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Year : 2020  |  Volume : 11  |  Issue : 3  |  Page : 134-141

Assessment of phylogenetic relationship among twenty Curcuma species in Thailand using amplified fragment length polymorphism marker

1 Department of Applied Thai Traditional Medicine, Faculty of Public Health, Naresuan University, Phitsanulok, Thailand
2 Department of Pharmacognosy, College of Pharmacy, Rangsit University, Pathum Thani, Thailand
3 Public Health Sciences Programme, College of Public Health Sciences, Chulalongkorn University, Bangkok, Thailand

Correspondence Address:
Dr. Kanchana Rungsihirunrat
College of Public Health Sciences, Chulalongkorn University, Bangkok 10330
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Source of Support: None, Conflict of Interest: None

DOI: 10.4103/japtr.JAPTR_24_20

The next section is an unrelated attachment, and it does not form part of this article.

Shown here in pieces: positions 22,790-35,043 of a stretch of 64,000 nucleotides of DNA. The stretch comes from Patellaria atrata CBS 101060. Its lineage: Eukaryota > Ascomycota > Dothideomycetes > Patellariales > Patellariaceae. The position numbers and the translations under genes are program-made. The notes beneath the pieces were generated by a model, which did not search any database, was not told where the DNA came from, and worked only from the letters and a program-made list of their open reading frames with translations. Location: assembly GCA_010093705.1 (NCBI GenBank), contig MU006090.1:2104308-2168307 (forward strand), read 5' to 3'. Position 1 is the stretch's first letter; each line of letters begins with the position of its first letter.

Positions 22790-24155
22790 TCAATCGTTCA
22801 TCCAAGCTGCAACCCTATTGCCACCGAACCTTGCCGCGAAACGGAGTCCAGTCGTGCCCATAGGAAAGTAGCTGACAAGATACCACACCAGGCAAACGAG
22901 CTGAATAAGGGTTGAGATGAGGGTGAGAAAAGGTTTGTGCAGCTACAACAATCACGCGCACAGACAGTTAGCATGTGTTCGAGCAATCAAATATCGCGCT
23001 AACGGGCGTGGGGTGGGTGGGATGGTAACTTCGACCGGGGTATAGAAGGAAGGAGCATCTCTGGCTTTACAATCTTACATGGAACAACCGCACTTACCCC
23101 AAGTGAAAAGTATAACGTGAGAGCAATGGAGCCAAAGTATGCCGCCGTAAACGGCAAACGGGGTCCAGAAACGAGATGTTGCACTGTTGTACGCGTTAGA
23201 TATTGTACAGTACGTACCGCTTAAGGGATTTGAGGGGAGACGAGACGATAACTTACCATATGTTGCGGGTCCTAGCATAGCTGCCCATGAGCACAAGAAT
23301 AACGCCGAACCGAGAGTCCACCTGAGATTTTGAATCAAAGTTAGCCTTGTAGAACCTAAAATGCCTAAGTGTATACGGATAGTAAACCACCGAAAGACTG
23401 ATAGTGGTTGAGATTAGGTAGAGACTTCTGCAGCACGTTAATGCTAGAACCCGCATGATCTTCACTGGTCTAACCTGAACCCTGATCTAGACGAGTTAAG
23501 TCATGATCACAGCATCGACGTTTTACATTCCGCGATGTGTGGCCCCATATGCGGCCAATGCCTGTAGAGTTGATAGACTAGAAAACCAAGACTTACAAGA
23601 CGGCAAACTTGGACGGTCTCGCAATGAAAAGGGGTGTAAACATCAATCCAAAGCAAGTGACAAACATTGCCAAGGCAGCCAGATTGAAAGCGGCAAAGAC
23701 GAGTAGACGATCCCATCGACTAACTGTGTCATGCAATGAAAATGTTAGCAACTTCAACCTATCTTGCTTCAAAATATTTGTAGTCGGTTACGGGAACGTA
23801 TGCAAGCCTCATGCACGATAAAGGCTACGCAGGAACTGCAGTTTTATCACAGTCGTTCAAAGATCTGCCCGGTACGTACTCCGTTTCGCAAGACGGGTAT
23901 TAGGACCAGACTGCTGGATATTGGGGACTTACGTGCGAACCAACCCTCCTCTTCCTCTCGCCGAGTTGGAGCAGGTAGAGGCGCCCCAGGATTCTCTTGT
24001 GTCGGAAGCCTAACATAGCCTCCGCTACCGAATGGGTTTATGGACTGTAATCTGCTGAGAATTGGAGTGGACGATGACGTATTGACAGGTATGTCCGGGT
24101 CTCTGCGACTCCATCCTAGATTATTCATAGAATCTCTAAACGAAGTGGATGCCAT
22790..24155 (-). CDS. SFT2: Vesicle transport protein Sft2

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Plants in the genus Curcuma are a rhizomatous perennial herb which is widely distributed in Thailand. It has long been known for their uses as folk medicines, foods, spices, and cosmetics. However, the identification of plants in the genus Curcuma is very difficult due to morphological similarity in the early flowering stage. Recently, the molecular technique is one of the reliable and powerful tools for plant identification. In this study, the genetic relationship among twenty Curcuma species from Thailand was accessed by the amplified fragment length polymorphism (AFLP) method. AFLP fingerprint showed 98.54% highly polymorphisms with the number of bands (617 bands) ranging between 48 and 80 bands. The dendrogram generated from the unweighted pair group method of the arithmetic average could separate these Curcuma species into three major clusters. Cluster I can be subdivided into IA, which composed of Curcuma parviflora, Curcuma sparganiifolia, Curcuma alismatifolia, Curcuma larsenii, Curcuma Gracillima, and Curcuma rhabdota with similarity index (SI) 0.7926–0.9358 and IB composed of Curcuma petiolata and Curcuma rubrobracteata with the SI 0.9240. Cluster II can be subdivided into IIA being composed of Curcuma longa, Curcuma Zedoaria, and Curcuma aromatica with the SI 0.8989–0.9071, whereas Cluster IIB was composed of Curcuma leucorrhiza, Curcuma aeruginosa, Curcuma comosa, Curcuma mangga, Curcuma angustifolia, Curcuma amada, Curcuma sessilis, and Curcuma albicoma with the SI 0.8236–0.9500. Cluster III belongs to Curcuma singularis and Alpinia galanga (outgroup plant), which clearly separated into different clusters from twenty Curcuma species. In summary, the ten successful AFLP primer combinations could be used to determine the genetic relationship among closely related twenty Curcuma species in Thailand.

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